Assessment Tools


In preparation for this post, I did spend some time getting to know theassessment tools listed above. I’ve used smartboard clickers before but stopped because I was having software problems and couldn’t get the software to load correctly on my computers. When it was working, I loved it. The students could enter responses quickly and easily. I even gave a ‘paper’ test and then students just used the clickers to log their responses. It made for easy grading and students could have instant feedback about how they did. Saved me lots of time when it was working correctly. The drawback was that physical equipment was needed and without the equipment it was challenging to create and give assessments with the smart response. I also was frustrated by the ease of creating questions. It was not as simple as I wanted it to be and in order for students to log in, they needed to have a student id number or everything was done anonymously.

In preparation for my weekly progress checks, I attempted to use the tools to actually create an assessment that I could give to my students. I started with trying to use socrative ( I have used socrative before and liked the features that I could have the students work through an assessment at their own pace or change it and push questions to the student when I want. What I did not like was the way that the program interacted with math questions. It was difficult to enter the more complicated math operations that I used for my assessment.

I then started looking at the app Geddit ( This app has the option to ask a general question like rank your understanding of adding and subtracting integers. This question would be a check in (similar to rate your understanding) students rank their understanding of the topic and then over the course of the your lesson, students can answer a variety of questions and change their rating on the original question. This app would be useful in the 1:1 environment, but it did not provide quite the features that I was looking for. The Math equation editor was better than the one that I had seen on secretive, but the functionality was not quite what I was looking for in my weekly progress checks.

I proceeded to Kahoot! ( I have seen/used this app for events at the golf course I work at part time. These events would use kahoot! to create a trivia game with the attendees. I have loved these activities and I will use this app for future review activities. I enjoy the game-based learning opportunities that are available for the user. The disadvantage is that beyond superscript and subscript, the math editor was very limited. However, you could import an image for the question. Therefore, I could use the MathScript app on my iPad to create an image and then import it into Kahoot! This would definitely be an option for using the app for my math based questions.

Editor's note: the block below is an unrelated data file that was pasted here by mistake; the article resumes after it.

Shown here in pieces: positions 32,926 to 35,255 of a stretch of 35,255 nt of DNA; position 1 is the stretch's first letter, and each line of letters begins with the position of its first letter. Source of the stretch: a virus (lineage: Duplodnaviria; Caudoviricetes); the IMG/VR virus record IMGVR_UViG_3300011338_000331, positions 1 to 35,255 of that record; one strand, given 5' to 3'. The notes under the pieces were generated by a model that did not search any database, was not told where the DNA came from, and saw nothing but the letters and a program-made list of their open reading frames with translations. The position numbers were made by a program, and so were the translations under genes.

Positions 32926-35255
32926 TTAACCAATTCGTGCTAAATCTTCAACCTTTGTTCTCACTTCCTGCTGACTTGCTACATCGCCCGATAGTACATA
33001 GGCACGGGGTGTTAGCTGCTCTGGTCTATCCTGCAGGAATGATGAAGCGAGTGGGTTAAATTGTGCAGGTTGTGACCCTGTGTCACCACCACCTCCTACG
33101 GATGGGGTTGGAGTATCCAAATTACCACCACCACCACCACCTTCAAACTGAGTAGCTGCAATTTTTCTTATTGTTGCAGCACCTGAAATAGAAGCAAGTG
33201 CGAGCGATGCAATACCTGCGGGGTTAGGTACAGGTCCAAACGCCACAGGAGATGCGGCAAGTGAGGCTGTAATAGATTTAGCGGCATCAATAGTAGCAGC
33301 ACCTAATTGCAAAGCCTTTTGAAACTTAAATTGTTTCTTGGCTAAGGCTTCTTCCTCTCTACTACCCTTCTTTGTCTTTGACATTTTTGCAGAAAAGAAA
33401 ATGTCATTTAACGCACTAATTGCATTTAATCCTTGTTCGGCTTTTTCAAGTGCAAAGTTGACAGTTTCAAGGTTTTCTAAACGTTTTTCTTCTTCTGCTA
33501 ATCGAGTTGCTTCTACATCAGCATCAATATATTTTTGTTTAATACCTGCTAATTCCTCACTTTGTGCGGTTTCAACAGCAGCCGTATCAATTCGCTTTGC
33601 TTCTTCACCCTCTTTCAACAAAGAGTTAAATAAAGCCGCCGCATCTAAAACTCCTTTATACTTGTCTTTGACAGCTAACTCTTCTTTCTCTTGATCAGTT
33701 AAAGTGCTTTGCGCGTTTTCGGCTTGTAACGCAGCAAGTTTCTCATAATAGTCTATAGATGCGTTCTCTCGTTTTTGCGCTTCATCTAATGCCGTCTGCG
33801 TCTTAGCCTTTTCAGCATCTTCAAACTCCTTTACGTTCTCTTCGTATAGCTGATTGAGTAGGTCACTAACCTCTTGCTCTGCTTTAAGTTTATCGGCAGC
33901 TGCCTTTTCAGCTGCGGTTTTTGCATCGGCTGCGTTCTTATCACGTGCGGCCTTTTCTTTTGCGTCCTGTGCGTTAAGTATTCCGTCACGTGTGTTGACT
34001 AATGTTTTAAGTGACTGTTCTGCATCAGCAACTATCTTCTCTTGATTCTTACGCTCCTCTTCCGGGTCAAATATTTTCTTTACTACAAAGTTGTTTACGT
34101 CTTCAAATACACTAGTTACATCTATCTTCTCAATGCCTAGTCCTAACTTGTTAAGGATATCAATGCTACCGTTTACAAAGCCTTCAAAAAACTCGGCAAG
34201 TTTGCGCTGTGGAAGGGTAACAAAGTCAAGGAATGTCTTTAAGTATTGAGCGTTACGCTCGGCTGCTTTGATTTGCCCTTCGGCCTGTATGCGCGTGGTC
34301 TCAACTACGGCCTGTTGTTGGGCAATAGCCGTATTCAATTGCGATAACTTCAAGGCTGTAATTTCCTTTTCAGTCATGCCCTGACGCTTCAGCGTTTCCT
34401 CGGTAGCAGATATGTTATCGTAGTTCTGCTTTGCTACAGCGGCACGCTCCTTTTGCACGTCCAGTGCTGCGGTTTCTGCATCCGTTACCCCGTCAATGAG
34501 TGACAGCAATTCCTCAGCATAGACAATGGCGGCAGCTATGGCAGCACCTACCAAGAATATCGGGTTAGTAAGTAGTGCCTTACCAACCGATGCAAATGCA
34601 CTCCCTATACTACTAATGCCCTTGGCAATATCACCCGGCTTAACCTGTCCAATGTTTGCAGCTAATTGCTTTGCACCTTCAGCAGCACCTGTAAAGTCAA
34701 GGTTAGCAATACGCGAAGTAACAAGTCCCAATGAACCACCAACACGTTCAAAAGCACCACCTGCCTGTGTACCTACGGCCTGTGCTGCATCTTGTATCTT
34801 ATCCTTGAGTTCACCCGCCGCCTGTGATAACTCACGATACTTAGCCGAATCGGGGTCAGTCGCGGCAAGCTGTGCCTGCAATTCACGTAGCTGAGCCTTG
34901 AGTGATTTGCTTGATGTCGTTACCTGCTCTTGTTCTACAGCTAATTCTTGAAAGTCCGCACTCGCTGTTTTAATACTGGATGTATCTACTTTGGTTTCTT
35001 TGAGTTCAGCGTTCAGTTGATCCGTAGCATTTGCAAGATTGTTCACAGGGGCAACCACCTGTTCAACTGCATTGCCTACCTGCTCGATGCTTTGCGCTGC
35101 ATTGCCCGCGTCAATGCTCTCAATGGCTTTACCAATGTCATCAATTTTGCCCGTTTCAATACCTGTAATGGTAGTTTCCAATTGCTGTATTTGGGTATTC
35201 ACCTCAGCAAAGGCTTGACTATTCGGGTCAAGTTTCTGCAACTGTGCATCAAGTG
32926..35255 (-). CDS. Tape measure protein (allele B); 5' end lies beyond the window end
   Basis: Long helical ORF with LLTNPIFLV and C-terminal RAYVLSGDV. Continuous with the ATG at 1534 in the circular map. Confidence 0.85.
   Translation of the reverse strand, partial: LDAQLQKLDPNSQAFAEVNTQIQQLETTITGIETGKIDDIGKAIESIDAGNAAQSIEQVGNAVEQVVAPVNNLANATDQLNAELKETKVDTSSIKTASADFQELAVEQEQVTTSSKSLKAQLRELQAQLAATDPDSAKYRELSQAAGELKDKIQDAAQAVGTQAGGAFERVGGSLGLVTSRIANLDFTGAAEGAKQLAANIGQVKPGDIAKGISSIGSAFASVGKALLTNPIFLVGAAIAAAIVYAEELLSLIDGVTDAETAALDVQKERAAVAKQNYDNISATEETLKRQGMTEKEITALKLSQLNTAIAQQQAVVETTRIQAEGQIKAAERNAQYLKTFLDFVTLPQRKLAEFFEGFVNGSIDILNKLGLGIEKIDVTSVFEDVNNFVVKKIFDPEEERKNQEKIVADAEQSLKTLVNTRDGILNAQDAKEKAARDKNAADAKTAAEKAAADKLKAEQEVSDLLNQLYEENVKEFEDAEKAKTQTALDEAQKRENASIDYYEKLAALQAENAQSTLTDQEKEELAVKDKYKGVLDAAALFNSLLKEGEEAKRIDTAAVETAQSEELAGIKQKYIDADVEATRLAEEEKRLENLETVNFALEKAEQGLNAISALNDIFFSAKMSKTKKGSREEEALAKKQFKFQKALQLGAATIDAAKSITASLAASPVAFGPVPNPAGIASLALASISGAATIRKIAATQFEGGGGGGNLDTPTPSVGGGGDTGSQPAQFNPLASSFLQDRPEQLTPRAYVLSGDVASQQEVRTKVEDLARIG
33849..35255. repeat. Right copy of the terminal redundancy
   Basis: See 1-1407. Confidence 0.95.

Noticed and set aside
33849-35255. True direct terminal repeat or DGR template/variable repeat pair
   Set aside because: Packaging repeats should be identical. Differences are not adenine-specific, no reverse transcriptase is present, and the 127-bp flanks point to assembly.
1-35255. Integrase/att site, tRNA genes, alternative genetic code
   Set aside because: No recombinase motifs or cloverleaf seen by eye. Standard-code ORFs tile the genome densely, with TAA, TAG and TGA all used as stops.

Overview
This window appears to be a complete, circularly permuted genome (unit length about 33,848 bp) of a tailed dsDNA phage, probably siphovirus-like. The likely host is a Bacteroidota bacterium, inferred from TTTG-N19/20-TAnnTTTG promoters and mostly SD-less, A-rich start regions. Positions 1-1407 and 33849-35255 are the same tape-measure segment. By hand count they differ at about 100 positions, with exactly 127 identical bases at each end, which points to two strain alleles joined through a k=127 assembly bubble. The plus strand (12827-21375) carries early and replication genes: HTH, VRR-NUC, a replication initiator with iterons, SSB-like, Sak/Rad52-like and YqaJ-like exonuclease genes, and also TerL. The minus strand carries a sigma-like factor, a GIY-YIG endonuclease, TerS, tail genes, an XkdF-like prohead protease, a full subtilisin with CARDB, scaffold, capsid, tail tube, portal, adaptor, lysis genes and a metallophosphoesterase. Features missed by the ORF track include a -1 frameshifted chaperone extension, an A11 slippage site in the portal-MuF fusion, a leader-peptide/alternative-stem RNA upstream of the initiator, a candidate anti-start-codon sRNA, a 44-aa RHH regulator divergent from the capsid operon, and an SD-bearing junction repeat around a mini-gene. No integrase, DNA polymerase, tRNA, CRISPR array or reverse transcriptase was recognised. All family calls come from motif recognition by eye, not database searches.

The next application that I looked at was exit ticket. ( I used this program to create a progress check for my 8th grade students. What I liked about it was that it gave instant feedback on every question for my students and they knew if they got the question correct immediately. There was also a problem bank that I could use to create my assessments. I could create an assessment that would not show up until the day that I scheduled it. The interesting feature of this program is that there is a projector mode that the teacher can display and then students can see to determine how the class as a whole is doing on the progress check overall. It is shown on the board with anonymous numbers showing the progress of each student. Then there is a scale at the top that shows the average scores of the students as they progress. I did not chose to use this because I was uncertain of how it would work in my classroom, but I do see the potential for it in the future. I also saw that there was a way to view the students individual answers in real time. This was useful because my students would enter “x=5” instead of “5” in the answer box. This would then be graded incorrectly but I could go into the program and edit the response and it would change the answer to the correct answer and update the student score. I still was not impressed by the way that it worked with math expressions.